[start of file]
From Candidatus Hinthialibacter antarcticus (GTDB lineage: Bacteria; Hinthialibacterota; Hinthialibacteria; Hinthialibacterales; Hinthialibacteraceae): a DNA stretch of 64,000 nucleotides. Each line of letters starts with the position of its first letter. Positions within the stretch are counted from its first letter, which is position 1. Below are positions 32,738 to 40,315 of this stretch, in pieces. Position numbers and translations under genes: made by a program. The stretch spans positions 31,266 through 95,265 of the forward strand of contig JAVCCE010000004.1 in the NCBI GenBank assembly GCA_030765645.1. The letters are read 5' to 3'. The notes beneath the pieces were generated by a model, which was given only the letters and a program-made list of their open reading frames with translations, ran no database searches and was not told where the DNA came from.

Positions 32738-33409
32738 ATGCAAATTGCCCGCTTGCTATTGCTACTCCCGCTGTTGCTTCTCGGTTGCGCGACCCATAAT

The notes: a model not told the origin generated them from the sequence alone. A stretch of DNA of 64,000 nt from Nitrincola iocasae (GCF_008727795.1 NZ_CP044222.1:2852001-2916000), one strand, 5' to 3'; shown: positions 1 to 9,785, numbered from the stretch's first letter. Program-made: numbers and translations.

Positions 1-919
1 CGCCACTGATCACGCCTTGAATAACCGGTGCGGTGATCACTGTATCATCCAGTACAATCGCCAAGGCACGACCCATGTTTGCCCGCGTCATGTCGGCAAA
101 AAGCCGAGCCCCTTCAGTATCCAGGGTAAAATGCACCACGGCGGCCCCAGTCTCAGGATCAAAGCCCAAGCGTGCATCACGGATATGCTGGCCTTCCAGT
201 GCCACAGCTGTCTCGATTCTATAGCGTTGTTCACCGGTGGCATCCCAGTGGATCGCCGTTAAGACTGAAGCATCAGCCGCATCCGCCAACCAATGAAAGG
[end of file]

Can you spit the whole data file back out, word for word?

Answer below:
From Candidatus Hinthialibacter antarcticus (GTDB lineage: Bacteria; Hinthialibacterota; Hinthialibacteria; Hinthialibacterales; Hinthialibacteraceae): a DNA stretch of 64,000 nucleotides. Each line of letters starts with the position of its first letter. Positions within the stretch are counted from its first letter, which is position 1. Below are positions 32,738 to 40,315 of this stretch, in pieces. Position numbers and translations under genes: made by a program. The stretch spans positions 31,266 through 95,265 of the forward strand of contig JAVCCE010000004.1 in the NCBI GenBank assembly GCA_030765645.1. The letters are read 5' to 3'. The notes beneath the pieces were generated by a model, which was given only the letters and a program-made list of their open reading frames with translations, ran no database searches and was not told where the DNA came from.

Positions 32738-33409
32738 ATGCAAATTGCCCGCTTGCTATTGCTACTCCCGCTGTTGCTTCTCGGTTGCGCGACCCATAAT

The notes: a model not told the origin generated them from the sequence alone. A stretch of DNA of 64,000 nt from Nitrincola iocasae (GCF_008727795.1 NZ_CP044222.1:2852001-2916000), one strand, 5' to 3'; shown: positions 1 to 9,785, numbered from the stretch's first letter. Program-made: numbers and translations.

Positions 1-919
1 CGCCACTGATCACGCCTTGAATAACCGGTGCGGTGATCACTGTATCATCCAGTACAATCGCCAAGGCACGACCCATGTTTGCCCGCGTCATGTCGGCAAA
101 AAGCCGAGCCCCTTCAGTATCCAGGGTAAAATGCACCACGGCGGCCCCAGTCTCAGGATCAAAGCCCAAGCGTGCATCACGGATATGCTGGCCTTCCAGT
201 GCCACAGCTGTCTCGATTCTATAGCGTTGTTCACCGGTGGCATCCCAGTGGATCGCCGTTAAGACTGAAGCATCAGCCGCATCCGCCAACCAATGAAAGG